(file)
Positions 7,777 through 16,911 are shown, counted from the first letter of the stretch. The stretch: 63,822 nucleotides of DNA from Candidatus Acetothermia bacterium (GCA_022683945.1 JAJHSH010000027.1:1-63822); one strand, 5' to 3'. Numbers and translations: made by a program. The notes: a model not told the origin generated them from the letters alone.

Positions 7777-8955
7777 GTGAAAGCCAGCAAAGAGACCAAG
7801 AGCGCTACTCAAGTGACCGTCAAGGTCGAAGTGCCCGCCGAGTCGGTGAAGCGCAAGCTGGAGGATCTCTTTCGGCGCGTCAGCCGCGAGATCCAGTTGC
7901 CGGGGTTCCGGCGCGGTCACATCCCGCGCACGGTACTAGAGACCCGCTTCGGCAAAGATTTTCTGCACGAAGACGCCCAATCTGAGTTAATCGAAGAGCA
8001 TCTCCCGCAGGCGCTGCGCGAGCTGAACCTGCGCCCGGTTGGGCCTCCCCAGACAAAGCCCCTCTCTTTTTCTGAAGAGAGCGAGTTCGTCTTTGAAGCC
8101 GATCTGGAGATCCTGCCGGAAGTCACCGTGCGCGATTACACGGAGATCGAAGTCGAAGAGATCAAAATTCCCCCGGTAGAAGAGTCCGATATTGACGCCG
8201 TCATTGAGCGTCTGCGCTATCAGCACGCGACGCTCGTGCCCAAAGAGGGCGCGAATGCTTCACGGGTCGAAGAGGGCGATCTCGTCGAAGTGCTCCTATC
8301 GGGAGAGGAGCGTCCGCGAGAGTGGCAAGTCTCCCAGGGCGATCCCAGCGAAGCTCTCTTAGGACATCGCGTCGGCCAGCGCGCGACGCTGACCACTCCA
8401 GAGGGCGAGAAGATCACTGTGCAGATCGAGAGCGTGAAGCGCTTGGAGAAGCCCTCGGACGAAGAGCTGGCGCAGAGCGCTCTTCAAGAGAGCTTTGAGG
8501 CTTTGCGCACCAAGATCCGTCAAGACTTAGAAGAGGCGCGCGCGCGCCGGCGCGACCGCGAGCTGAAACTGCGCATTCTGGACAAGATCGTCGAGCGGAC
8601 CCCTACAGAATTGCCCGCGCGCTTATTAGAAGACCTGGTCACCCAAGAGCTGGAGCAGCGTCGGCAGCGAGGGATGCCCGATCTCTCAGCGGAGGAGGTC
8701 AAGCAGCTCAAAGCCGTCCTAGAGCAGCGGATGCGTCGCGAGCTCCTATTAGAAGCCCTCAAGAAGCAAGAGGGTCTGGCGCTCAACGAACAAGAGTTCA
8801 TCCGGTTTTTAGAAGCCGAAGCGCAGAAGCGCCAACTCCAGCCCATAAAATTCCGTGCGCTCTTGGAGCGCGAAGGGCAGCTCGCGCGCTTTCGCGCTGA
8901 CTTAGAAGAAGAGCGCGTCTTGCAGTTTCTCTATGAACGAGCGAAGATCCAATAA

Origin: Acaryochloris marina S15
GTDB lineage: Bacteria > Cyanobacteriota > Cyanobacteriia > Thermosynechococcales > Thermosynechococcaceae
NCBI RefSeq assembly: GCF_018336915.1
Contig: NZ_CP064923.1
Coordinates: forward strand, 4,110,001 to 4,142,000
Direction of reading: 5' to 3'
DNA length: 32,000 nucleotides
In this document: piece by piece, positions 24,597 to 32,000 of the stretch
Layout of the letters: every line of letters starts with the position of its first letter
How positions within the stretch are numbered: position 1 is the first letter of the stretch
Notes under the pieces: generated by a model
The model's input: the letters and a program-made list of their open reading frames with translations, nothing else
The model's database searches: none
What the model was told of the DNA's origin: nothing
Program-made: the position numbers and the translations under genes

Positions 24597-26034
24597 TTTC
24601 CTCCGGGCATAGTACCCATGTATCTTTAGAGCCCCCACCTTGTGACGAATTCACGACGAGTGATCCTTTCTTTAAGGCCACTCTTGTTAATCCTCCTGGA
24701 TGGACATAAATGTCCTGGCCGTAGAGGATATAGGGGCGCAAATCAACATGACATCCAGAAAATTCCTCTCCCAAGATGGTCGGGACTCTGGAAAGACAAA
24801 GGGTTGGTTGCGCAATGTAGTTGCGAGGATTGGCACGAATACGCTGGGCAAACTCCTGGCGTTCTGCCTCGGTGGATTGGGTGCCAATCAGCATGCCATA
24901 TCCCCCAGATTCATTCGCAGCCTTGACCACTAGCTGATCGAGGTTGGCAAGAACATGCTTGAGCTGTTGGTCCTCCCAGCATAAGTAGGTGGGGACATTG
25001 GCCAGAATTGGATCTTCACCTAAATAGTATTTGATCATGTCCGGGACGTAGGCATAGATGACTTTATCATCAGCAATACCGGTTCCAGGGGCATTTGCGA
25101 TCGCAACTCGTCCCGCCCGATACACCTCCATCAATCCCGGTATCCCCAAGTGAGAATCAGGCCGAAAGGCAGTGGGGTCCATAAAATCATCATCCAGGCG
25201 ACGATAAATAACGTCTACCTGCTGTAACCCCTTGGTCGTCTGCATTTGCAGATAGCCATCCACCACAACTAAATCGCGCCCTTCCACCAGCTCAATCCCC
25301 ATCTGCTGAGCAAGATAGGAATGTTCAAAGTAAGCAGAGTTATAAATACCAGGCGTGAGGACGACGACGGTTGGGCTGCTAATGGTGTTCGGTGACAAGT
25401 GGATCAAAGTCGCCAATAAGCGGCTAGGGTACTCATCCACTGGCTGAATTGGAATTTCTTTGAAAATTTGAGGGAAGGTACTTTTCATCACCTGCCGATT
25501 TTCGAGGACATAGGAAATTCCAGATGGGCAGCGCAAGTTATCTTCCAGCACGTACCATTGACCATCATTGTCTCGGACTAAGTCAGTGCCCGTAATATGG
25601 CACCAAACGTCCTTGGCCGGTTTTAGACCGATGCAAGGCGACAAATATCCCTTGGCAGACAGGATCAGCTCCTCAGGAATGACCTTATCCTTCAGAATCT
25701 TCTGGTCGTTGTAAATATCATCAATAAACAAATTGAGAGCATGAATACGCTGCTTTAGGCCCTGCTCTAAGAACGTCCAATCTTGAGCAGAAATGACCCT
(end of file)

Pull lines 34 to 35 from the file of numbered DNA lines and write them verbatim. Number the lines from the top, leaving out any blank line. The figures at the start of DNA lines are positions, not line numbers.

24701 TGGACATAAATGTCCTGGCCGTAGAGGATATAGGGGCGCAAATCAACATGACATCCAGAAAATTCCTCTCCCAAGATGGTCGGGACTCTGGAAAGACAAA
24801 GGGTTGGTTGCGCAATGTAGTTGCGAGGATTGGCACGAATACGCTGGGCAAACTCCTGGCGTTCTGCCTCGGTGGATTGGGTGCCAATCAGCATGCCATA